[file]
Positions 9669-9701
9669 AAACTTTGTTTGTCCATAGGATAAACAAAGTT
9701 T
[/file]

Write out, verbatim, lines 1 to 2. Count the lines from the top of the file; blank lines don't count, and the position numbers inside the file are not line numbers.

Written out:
Positions 9669-9701
9669 AAACTTTGTTTGTCCATAGGATAAACAAAGTT